Mental Health Awareness Month
Read to expand your mind this Mental Health Awareness Month
A Toolkit for Grief by New York Times bestselling author Kathleen Glasgow
An Instagram user once made an art project featuring my book, Girl in Pieces, which is about a teen named Charlie Davis who uses self-harm to cope with mental distress and trauma.
They paired the book with a hand-drawn silhouette of a person. Inside the silhouette, the words “Help me” were scrawled over and over.
But the words coming out of the silhouette’s mouth told a different story. The words were, “I’m fine.”
When we talk about mental health, especially with regard to teens, we most often talk about depression, anxiety, self-harm, substance abuse. We don’t usually think of grief and how it affects kids.
When my mother was seven, her mother died and she was sent to an orphanage. Her grief was never acknowledged or processed. Even as an adult, talking about her mother brought her great pain and confusion. Her story inspired the story of Tiger Tolliver’s mother, June Tolliver, in my book How to Make Friends With the Dark. After June dies, Tiger has to wrestle with her grief at the same as she discovers the secret of her mother’s childhood.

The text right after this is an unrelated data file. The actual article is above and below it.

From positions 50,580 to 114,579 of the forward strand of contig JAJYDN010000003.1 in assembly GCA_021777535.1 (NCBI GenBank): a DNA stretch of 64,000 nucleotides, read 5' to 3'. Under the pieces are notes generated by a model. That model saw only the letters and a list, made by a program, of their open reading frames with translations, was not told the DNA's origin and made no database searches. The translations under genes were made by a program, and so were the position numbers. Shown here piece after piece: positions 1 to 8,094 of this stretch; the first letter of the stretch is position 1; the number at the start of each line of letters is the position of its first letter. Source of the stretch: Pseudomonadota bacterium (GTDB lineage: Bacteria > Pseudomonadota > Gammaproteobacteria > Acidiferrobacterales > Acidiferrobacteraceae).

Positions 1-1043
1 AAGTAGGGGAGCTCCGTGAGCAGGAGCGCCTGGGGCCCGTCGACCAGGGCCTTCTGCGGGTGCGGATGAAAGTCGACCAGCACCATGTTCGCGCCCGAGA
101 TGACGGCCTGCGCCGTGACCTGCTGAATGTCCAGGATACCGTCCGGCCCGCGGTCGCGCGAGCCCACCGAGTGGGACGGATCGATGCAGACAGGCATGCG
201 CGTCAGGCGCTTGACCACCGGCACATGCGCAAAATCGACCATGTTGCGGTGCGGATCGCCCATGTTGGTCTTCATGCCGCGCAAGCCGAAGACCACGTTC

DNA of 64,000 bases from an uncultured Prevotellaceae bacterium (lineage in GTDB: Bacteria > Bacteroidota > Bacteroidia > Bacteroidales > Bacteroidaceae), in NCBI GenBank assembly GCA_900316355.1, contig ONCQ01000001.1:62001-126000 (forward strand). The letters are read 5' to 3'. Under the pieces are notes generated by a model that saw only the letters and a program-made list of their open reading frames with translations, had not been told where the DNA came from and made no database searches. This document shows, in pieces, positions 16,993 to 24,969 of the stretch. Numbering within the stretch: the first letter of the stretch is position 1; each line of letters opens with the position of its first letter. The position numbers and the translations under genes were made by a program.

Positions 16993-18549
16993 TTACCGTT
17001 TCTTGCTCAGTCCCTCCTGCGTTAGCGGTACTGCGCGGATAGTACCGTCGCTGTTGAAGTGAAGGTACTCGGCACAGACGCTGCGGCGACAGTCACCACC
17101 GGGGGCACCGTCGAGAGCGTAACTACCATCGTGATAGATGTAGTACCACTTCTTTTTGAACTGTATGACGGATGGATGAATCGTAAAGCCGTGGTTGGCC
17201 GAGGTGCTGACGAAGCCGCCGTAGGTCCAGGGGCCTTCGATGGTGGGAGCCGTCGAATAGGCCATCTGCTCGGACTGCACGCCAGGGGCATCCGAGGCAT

I miss my mother and my sister every day. They died within four years of each other. I barely had time to sift through the ashes of my sister’s death before my mother was gone, too. I found some solace in online grief groups. I’m an artist, so I was able to write out, and through, my pain. As an adult, I have a little bit of a toolkit to help me.
But kids don’t. When Tiger’s mother dies, she has no one to guide her through what grief is. She has no one to talk to (at first) about the giant hole inside her that’s as big as the Grand Canyon. The one person who could help her was…her mother. And she’s gone.
Kids need a toolkit for grief. Kids need a respite and a place to talk about their grief. When we see a teen struggling, we need to realize grief might be present. We often say kids are resilient in the face of trauma, but I don’t think that’s true, at all. I think we simply expect them to be resilient, and so they try their best because they don’t want to upset us, just like the kids Tiger meets in her grief group in How to Make Friends With the Dark. Every one of them feels like they can’t talk about their grief with their family. They’ve lost parents and siblings to cancer, to car accidents, to suicide. They’ve buried their grief because they don’t want to cause their families more pain.
That’s not resilience. That’s saying, “I’m fine,” when your inside words are, “Help me.” It’s my hope that when we see teens struggling, we remember to ask, “Have you lost someone?”
The answer might surprise you.